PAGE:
Why we need a temporary non-structural stimulus program to alleviate the severity of the ‘Eurocrisis’

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Europe’s economic crisis lingers for the fifth year. Scores of young unemployed in southern Europe await hopelessly an economic recovery while their governments reduce spending, thereby further deepening the crisis. Although austerity measures have reduced bond yields and show first signs of success, the prolonged recession kicked an entire generation of young people out of employment and risks creating a ‘lost generation’. The popularity of xenophobic and populist fringe parties shows that the damage caused to the European integration process could be permanent. It is essential that we be aware of the hazards of inaction and bring forward a powerful response to the economic crisis.

Austerity measures to solve a sovereign crisis gained its legitimacy through the academic works of Rogoff and Reinhart and point out that economies with a high debt burden grow at a slower rate than those who reduce their debts. Furthermore, nobel prize laureate Milton Friedman (in his famous ‘Essays in Positive Economics’) and the Chicago School supports the idea that fiscal spending creates market distortions and produces suboptimal results. All these scholars advocate for a strong monetary response which we have seen from the Federal Reserve (see, for instance, Ben Bernanke’s London speech on ‘The Crisis and the Policy Response’) and to some extent the ECB. Thus, after supplying enough liquidity, they expect a recovery of demand through the efficient market mechanism.

The financial crisis of 2008 and the ‘Eurocrisis’ are so called balance sheet recessions where big debt burdens have set great strain on the financial markets up to a point where we have seen a malfunctioning of the markets. This phenomenon has been described multiple times by Paul Krugman and labelled as the liquidity trap or as a savings glut (see, e.g., here and here). Due to market malfunctioning the liquidity pumped into the market by central banks does not reach firms but is held back at the banks. Empirical studies as well as anecdotal evidence suggest that European firms are turning to the stock market rather than to banks for financing. This occurrence has multiple causes but accentuates the difficulty of accessing bank financing in an environment of distrust and increasingly tight bank regulation (Basel III). Therefore, pumping liquidity into the market does not increase demand, and the economy does not recover. Furthermore, the liquidity increases the fear of inflation among the most conservative economists.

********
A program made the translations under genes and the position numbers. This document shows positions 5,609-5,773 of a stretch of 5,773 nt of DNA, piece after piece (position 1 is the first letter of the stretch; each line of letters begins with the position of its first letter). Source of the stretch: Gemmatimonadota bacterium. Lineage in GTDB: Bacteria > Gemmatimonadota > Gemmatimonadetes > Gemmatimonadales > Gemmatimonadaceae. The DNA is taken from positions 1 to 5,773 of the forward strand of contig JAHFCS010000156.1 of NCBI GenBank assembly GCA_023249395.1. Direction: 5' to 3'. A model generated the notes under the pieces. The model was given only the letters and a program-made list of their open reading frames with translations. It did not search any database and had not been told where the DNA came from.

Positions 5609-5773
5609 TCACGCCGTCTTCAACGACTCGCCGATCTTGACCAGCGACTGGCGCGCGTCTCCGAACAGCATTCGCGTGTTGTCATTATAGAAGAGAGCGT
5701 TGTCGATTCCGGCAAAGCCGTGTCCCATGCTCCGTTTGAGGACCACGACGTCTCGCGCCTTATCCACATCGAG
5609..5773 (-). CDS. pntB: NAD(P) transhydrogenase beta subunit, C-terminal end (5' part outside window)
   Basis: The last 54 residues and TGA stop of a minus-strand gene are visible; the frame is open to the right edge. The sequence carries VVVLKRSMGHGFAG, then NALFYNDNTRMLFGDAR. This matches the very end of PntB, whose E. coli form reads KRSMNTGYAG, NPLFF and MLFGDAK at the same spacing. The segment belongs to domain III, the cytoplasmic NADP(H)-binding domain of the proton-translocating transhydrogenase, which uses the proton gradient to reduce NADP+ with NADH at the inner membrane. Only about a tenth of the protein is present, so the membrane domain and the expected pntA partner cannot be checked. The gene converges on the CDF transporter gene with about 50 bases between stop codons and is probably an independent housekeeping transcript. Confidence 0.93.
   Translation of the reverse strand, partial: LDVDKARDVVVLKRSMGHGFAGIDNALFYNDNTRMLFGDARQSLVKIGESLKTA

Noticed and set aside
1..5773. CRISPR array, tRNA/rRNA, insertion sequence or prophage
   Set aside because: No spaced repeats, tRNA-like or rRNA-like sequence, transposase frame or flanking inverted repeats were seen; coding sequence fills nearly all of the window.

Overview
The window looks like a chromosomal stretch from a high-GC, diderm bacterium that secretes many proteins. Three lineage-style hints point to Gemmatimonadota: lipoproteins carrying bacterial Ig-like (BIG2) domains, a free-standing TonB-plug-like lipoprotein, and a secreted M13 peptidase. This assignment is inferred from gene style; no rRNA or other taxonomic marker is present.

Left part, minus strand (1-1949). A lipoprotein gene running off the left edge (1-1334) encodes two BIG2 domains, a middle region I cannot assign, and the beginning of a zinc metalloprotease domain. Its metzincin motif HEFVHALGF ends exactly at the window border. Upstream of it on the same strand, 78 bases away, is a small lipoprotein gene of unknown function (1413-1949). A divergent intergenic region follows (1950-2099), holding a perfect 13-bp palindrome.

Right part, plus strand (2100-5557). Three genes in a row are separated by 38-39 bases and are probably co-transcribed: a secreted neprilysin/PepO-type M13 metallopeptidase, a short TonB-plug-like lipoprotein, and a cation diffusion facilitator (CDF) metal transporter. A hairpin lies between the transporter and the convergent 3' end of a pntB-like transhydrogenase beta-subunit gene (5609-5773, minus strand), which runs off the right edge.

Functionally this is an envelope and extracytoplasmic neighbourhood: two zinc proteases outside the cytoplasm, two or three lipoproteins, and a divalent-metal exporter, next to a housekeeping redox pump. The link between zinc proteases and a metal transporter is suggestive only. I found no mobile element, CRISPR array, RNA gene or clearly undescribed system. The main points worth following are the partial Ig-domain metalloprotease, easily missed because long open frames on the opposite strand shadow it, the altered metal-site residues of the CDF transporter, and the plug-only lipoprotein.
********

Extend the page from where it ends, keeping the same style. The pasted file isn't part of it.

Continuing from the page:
Thus, we are left with a controversial conundrum; either we accept direct lending from the central bank which may spur inflation, support some form of fiscal stimulus plan or watch a generation of young people go to waste, which is hopefully not an option.

Fiscal stimulus seems to be an impossibility in the current state of austerity; any stimulus would only increase the deficit and increase the debt burden. However, fiscal stimulus must not necessarily be financed by the periphery states alone, but can be financed by a Pan-European fund. Furthermore, the stimulus must not be permanent in nature and is, if temporary, less likely to affect the credit profile of the strained economy. Concretely, a Pan-European stimulus program could be co-financed by the northern states and could focus on temporary measures to increase the integration of European telecommunication, energy and transportation markets. This stimulus would also deliver a strong political signal to the young forgotten generation and will not only improve the economic prospects of the periphery but strengthen demand in the internal market, thereby increasing confidence of firms to invest in Europe.

Critics in Germany point out that such programs are forbidden by the European treaties and that austerity forces the governments in the south to be frugal. Furthermore, they argue that the stimulus does not represent the outcome of the pure market mechanism. On the one hand, these critics do not consider that treaties have no educational value but must serve EU citizens. These treaties are human made and did not foresee the magnitude of the ‘Eurocrisis’. The same argument would justify treating a wound without anaesthesia to teach the patient to be more cautious. On the other hand, Weidmann and Co. should realize that the market is being heavily influenced by artificial liquidity and tighter regulation making it impossible to judge whether the current economic situation itself is a result of the efficient market mechanism.

Thus, the economic reality faced by the young people in southern Europe calls for a strong and brave policy response by all stake holders in the Eurozone. Structural austerity measures should not be abandoned but accompanied by a temporary fiscal stimulus program similar to how injuries are often treated with invasive surgeries and painkillers. Absence of action will reduce future economic competitiveness and create a permanent drag on the economy. The young people of Europe demand that policy makers look beyond ideologies and act according to their best knowledge. European leaders need to demonstrate their commitment to Europe, otherwise it will be impossible to convince anyone else to do so.


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